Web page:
Our Smart, Uninterested Machines

Last night I dreamt that I was a robot. It was a strange, lurid nightmare. I awoke in a sweat, mid-dream, half-expecting that I was in an episode of Black Mirror. It had all the hallmarks: a near-future that was disconcertingly plausible, sharp moments of dystopian cynicism, and a deep self-awareness that something was about to go terribly wrong. As I sat up in my bed staring into the darkness of my room, I tried to understand why the dream was so jarring.

Like other Millennials, I love technology. After college, I moved to San Francisco, the epicenter of technological progress, where, on my way to work, I pass Uber, Twitter, Square, among other startups trying to “change the world.” The goal is audacious but by leveraging the compounding effects of social network theory, behavioral psychology, and big data, these technology companies may have a shot to reimagine transportation, democratize communication, and revolutionize how we pay for goods and services.

There is no shortage of commentary about how smartphones and algorithms are shaping us to crave greater efficiency and productivity. Yet we haven’t stopped to consider that these are technical, not human terms relating to the ratio of useful work performed by a machine minus the number of computational resources used. As a college student, this technical jargon meant something quite simple: how many articles from a Google search could I quickly cite in my paper the night before submission. Term papers are not the only use case.

The promise of modern technology is that if you wake up before 6 AM, drink enough Soylent, outsource your grocery shopping, keep up with your friends on social media in between rideshares from one event to another in #FOMO, you will achieve success, maybe, even happiness. It all seems robotic. Technology used to be a tool that helped us us do things, but somewhere along the way, man became the tool. But man was not built to be a machine.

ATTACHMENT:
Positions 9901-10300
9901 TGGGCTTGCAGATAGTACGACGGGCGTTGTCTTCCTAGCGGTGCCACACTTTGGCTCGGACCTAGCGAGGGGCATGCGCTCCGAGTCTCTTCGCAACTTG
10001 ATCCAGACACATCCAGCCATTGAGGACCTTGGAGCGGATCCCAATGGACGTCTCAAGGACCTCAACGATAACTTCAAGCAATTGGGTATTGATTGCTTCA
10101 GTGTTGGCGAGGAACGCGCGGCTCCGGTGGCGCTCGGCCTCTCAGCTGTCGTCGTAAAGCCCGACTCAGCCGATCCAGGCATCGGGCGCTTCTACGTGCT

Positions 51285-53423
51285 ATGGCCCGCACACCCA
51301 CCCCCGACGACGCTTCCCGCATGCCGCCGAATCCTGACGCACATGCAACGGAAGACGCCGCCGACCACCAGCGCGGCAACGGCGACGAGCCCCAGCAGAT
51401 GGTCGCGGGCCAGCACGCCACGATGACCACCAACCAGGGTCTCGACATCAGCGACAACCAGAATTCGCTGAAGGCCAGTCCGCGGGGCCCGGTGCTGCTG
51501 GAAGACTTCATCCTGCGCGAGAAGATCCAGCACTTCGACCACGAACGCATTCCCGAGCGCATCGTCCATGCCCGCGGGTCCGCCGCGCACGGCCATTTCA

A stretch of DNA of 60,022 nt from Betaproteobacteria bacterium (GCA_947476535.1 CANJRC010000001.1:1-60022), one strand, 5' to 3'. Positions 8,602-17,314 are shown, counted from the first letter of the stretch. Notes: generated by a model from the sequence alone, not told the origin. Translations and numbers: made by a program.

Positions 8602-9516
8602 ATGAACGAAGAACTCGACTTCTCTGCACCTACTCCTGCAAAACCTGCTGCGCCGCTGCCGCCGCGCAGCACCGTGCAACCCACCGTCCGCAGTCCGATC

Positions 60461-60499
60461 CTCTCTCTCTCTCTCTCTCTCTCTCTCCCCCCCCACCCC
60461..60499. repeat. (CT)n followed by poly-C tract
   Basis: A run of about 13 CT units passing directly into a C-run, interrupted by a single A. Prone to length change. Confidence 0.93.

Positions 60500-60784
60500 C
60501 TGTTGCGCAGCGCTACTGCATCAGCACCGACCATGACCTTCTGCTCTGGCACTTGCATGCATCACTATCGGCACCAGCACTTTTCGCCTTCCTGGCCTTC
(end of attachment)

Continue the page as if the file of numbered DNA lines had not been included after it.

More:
Man is a creature full of questions. Painter Pablo Picasso thought that this made us unique and at the same time, made computers useless because “they can only give you answers.” The journalist, Krista Tippett goes as far as to say, “The quality of our questions becomes, perhaps, more important than the quality of our answers.” Mankind is a beautiful mess, full of doubts and contradictions, seeking to find purpose and meaning — a quest that has given the world Michelangelo’s 16th Chapel, Aretha Franklin’s voice, Mahatma Gandhi’s civil disobedience, as well as numerous cat videos, top 10 BuzzFeed listicles, and Ryan Gosling memes. It is this mess, full of inefficiencies and brilliant laziness, that makes us human.

So, I’ll leave you with parting words from someone much wiser (and older) than me. “There will plenty of room for us to discover, explore, curate, invent, love, chat, experience things, all of which are inherently inefficient and not things that machines are good at,” says entrepreneur, Kevin Kelly. “And I think, ultimately, if we do this well, keep asking ‘Why?’ — not just ‘Why?’ the first time, but ‘Why? Why? Why? Why? Why? all the way down, as far as we can go,” we will wake up, human.

Thanks to Scott Kauffman and Krystal Smith for reading early drafts of this essay.